Shale operations 'a real diamond,' says Consol Energy CEO
Consol Energy Inc. expects to decide on spinning off some of its pipeline and processing operations in the Marcellus shale this year as a master limited partnership, a “company within a company” concept that energy firms are using to raise money, its new CEO said Wednesday.
Former company President Nicholas DeIuliis took the reins of the Cecil-based gas and coal company after an annual meeting at which shareholders rejected proposals to issue a climate-change report, separate the CEO and board chair functions, and require more reporting of political activities by executives.
A week after announcing it earned $116 million during the first three months of the year, reversing a loss from a year ago, company executives said little during the 15-minute meeting and nobody debated the proposals.
Afterward, DeIuliis outlined a few key objectives for 2014, including the likely separation of some midstream operations.
“It's a real diamond that doesn't get the value and share price it deserves,” he said of the operations.
DeIuliis said Consol would decide before its next quarterly earnings report in July and would complete any moves before the end of the year.
Forming what's known as an MLP would move the infrastructure operations from being just an asset within Consol to a revenue- and investment-generating venture over which Consol retains strategic control, he said.
“They can provide steady income. There's more predictability and less volatility. They're not as exposed to commodity prices,” said Lysle Brinker, an equity research director in Norwalk, Conn., for analyst IHS.
Investors like the high yield the partnerships can generate, and firms like to keep control of the assets, Brinker said.
Such partnerships have found success in the Marcellus, where demand continues for pipelines, compressors and processors to take the bountiful gas from the increasing number of wells.
Downtown-based EQT Corp. in 2012 established EQT Midstream Partners to operate its pipeline systems. Last month, the spinoff reported net income of $34.9 million in the first quarter, a 30-percent increase from the same period last year. EQT continues to sell more assets to the partnership.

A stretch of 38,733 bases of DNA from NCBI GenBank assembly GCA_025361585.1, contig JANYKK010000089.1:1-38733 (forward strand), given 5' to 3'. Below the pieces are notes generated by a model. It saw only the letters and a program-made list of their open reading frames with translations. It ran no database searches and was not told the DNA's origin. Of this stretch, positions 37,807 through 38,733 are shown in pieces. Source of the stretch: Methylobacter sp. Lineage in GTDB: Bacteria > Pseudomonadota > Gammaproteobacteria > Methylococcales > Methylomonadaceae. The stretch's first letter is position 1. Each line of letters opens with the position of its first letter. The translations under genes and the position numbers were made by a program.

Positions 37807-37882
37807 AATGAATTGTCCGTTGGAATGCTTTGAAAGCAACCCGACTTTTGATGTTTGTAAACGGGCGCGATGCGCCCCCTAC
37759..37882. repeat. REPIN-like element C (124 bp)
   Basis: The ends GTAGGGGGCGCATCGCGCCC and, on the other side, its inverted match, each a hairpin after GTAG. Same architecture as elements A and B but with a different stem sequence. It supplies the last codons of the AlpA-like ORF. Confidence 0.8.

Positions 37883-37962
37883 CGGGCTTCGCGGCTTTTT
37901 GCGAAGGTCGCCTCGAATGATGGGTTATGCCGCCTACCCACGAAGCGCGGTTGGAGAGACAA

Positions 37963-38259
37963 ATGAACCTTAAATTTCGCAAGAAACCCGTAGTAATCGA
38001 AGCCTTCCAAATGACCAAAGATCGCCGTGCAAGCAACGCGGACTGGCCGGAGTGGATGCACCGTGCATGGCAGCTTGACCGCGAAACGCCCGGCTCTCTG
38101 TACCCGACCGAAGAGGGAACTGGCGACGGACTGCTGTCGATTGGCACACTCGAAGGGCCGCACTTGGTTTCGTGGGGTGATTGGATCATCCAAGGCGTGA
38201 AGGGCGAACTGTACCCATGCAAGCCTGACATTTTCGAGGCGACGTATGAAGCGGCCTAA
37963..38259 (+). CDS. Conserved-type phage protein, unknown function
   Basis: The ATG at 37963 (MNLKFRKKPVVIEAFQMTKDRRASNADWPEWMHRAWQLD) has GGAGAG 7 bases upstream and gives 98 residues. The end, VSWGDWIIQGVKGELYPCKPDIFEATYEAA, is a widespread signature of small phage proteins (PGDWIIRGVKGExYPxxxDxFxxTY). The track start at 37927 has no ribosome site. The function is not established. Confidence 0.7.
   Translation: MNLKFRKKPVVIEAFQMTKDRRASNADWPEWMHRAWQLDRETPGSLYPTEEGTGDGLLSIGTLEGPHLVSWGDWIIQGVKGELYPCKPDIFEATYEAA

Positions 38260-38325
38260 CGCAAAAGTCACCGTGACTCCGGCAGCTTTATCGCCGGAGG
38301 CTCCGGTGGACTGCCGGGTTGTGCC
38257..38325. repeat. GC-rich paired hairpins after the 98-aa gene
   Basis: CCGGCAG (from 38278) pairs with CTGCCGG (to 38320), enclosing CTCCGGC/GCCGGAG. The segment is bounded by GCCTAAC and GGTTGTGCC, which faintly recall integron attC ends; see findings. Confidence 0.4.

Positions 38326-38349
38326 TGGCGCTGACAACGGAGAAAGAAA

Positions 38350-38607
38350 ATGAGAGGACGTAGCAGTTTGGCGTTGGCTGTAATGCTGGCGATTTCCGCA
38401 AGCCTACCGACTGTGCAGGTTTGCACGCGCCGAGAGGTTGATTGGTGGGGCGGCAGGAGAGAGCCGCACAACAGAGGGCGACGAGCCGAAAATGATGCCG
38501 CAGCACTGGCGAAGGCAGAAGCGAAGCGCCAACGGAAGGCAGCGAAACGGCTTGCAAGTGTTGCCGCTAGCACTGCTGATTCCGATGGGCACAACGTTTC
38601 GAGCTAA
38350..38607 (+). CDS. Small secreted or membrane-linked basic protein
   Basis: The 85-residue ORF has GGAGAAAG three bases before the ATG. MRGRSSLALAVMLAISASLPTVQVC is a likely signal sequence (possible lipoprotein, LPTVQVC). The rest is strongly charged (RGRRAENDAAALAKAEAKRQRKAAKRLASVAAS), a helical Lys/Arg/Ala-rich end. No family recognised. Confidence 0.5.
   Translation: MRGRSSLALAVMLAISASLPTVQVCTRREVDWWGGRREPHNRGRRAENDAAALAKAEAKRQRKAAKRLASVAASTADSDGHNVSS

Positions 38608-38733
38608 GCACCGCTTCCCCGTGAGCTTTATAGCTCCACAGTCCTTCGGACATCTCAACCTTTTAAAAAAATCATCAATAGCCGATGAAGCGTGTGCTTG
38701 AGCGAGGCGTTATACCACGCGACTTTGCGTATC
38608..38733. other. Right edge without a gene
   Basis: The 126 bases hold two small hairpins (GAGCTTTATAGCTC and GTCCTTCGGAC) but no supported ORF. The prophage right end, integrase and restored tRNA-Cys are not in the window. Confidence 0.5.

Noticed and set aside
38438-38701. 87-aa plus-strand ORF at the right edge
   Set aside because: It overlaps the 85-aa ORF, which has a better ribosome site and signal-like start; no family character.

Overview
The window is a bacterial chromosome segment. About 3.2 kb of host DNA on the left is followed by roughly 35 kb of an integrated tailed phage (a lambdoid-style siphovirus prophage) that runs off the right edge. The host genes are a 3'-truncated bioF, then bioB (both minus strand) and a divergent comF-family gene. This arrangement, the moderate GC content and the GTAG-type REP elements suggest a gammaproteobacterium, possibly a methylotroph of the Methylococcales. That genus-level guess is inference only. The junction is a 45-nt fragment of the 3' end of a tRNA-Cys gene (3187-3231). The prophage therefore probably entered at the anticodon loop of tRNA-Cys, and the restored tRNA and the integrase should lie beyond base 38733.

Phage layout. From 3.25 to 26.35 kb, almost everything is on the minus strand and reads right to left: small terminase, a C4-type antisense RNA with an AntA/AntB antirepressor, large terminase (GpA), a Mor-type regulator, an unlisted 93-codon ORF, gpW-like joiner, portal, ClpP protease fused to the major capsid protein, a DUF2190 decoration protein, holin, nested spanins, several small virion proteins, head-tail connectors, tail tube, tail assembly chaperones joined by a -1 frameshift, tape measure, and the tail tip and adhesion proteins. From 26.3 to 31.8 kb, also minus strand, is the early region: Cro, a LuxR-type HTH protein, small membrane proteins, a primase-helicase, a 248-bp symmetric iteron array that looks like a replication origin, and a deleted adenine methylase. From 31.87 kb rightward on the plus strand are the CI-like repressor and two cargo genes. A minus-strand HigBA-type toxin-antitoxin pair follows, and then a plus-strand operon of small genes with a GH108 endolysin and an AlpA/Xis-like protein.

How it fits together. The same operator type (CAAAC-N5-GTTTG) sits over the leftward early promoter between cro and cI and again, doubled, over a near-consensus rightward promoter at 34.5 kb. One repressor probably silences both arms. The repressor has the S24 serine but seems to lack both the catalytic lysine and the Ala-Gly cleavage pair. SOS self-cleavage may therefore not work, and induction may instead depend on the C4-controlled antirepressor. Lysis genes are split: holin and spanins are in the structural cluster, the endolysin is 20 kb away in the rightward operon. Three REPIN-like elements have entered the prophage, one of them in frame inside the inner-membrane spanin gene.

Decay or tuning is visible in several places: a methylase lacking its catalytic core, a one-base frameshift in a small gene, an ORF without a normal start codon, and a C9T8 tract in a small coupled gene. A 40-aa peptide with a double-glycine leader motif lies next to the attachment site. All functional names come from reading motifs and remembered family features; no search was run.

“It can be a good capital strategy and get the corporation more money to buy leases and accelerate drilling,” Brinker said. “It's pretty much a win-win, and tax laws allow it.”
MarkWest Energy Partners, the largest gas processor in the Marcellus, is an MLP formed in 2002. The Denver-based company this week said it was expanding two plants in West Virginia. On Wednesday, it reported net income of $12.5 million in the first quarter, up from a $15.5 million loss in the first three months of 2013.
Consol reported huge growth in the Marcellus — a 94-percent increase in production over the first three months of last year — and DeIuliis predicted it will continue. The company will concentrate on the deeper Utica shale in Ohio and Pennsylvania.
On the coal side, DeIuliis expects success in the Bailey mine complex in Greene County, which produces thermal coal for electricity generators. But the Buchanan mine in Virginia, which produces metallurgical coal for steelmaking, remains a “very, very challenging situation,” he said.
The company last week laid off 188 workers at the mine because of low prices on the international market. DeIuliis said he expects the remaining 417 employees there to keep their jobs. Some can get work in Pennsylvania, where Consol is likely to add jobs in the mines and in the gas sector, he said.
DeIuliis succeeds CEO J. Brett Harvey, who will stay on for at least a year as board chairman. A group of shareholders who control investments in New York public pensions through the city's comptroller proposed a policy to require that the chairman not be a current or former employee. About 40 percent of shareholders voted for the change.
Such policies are more common outside the United States. A Consol spokeswoman said the board would choose its next chairman from among its members.
A proposal from the New York state comptroller to require more political reporting received yes votes from less than 12 percent of shareholders. The proposal by an environmental group to require that Consol issue a climate change plan got about 15 percent of the vote.
David Conti is a staff writer for Trib Total Media. He can be reached at 412-388-5802.
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